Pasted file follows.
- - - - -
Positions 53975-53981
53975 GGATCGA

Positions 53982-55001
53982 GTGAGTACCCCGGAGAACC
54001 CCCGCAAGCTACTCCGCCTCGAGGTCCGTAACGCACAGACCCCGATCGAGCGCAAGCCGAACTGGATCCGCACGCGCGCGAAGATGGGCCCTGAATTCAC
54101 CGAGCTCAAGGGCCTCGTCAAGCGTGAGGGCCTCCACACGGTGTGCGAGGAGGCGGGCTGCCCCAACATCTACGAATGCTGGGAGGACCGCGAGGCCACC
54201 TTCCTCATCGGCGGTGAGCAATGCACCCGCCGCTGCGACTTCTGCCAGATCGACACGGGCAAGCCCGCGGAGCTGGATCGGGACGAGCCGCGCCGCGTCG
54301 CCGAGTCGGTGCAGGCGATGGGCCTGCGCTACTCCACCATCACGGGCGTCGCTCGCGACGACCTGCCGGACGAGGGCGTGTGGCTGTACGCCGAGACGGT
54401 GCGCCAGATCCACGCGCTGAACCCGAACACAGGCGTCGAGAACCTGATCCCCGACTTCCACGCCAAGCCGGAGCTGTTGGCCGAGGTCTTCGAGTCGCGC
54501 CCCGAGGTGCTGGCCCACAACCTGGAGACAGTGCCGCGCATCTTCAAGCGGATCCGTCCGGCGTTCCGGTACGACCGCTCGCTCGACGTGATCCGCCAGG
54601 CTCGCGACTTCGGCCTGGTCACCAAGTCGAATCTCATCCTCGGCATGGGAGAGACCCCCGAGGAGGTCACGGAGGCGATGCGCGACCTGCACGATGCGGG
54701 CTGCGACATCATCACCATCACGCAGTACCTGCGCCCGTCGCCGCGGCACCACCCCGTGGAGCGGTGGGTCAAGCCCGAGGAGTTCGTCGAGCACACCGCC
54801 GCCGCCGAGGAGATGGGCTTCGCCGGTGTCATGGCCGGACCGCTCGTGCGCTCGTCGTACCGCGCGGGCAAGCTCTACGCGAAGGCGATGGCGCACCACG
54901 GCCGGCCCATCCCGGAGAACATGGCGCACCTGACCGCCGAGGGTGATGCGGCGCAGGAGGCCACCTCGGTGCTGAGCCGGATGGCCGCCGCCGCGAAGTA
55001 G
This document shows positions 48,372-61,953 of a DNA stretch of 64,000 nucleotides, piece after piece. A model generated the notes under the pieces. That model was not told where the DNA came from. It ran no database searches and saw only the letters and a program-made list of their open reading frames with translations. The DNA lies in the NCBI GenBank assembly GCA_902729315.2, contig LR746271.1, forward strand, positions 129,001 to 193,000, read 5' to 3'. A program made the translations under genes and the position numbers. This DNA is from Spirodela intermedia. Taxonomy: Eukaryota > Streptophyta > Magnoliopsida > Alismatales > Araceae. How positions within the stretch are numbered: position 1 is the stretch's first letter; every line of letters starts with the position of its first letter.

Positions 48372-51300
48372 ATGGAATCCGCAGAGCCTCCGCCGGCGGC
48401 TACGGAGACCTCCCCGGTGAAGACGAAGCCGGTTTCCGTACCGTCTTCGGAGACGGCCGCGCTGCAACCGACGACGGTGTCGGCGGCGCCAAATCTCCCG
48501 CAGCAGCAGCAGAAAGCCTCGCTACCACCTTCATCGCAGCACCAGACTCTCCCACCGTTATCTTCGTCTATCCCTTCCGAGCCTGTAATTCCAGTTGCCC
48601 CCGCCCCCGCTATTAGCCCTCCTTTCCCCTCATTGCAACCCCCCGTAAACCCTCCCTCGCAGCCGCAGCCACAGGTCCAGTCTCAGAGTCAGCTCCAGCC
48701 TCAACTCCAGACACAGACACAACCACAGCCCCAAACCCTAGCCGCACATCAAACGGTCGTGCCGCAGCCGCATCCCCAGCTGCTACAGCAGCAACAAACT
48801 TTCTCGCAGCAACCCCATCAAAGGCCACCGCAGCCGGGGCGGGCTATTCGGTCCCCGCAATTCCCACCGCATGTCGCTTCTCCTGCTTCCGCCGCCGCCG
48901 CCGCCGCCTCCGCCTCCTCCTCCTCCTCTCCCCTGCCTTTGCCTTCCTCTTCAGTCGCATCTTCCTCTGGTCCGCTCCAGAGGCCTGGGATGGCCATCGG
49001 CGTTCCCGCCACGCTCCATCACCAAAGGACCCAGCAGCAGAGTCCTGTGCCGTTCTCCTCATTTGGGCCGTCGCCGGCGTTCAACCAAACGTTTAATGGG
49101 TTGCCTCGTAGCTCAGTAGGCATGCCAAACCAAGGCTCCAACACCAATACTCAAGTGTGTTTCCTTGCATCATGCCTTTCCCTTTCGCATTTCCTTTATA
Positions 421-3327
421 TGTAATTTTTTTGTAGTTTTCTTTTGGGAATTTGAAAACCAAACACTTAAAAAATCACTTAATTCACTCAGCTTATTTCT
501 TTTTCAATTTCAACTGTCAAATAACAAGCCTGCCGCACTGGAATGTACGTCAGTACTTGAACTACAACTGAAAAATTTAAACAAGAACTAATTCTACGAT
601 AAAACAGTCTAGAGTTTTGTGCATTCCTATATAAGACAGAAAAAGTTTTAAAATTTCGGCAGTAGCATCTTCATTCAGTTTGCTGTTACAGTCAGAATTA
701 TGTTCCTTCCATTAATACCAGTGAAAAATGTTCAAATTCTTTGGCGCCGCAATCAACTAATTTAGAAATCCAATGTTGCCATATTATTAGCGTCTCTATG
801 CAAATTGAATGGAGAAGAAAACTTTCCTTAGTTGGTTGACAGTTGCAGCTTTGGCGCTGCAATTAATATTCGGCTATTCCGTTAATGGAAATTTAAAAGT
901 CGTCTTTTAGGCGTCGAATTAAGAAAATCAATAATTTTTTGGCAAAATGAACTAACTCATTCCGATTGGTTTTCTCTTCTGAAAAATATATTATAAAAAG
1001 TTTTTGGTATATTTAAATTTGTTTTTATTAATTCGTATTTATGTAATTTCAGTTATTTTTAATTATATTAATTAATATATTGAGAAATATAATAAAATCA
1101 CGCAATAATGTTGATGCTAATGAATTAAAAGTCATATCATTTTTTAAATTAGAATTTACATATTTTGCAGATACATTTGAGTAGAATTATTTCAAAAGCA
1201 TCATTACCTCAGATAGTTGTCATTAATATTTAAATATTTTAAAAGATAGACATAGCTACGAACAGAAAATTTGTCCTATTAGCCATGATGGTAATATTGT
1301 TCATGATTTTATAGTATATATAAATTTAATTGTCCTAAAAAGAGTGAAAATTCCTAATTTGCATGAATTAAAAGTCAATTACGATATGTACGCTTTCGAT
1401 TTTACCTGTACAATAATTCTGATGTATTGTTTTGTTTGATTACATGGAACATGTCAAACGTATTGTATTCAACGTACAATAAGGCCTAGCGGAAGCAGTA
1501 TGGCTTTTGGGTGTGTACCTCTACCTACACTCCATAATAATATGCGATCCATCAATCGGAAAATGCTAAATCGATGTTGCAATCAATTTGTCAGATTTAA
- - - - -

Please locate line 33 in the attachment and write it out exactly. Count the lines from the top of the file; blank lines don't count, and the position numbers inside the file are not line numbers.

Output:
901 CGTCTTTTAGGCGTCGAATTAAGAAAATCAATAATTTTTTGGCAAAATGAACTAACTCATTCCGATTGGTTTTCTCTTCTGAAAAATATATTATAAAAAG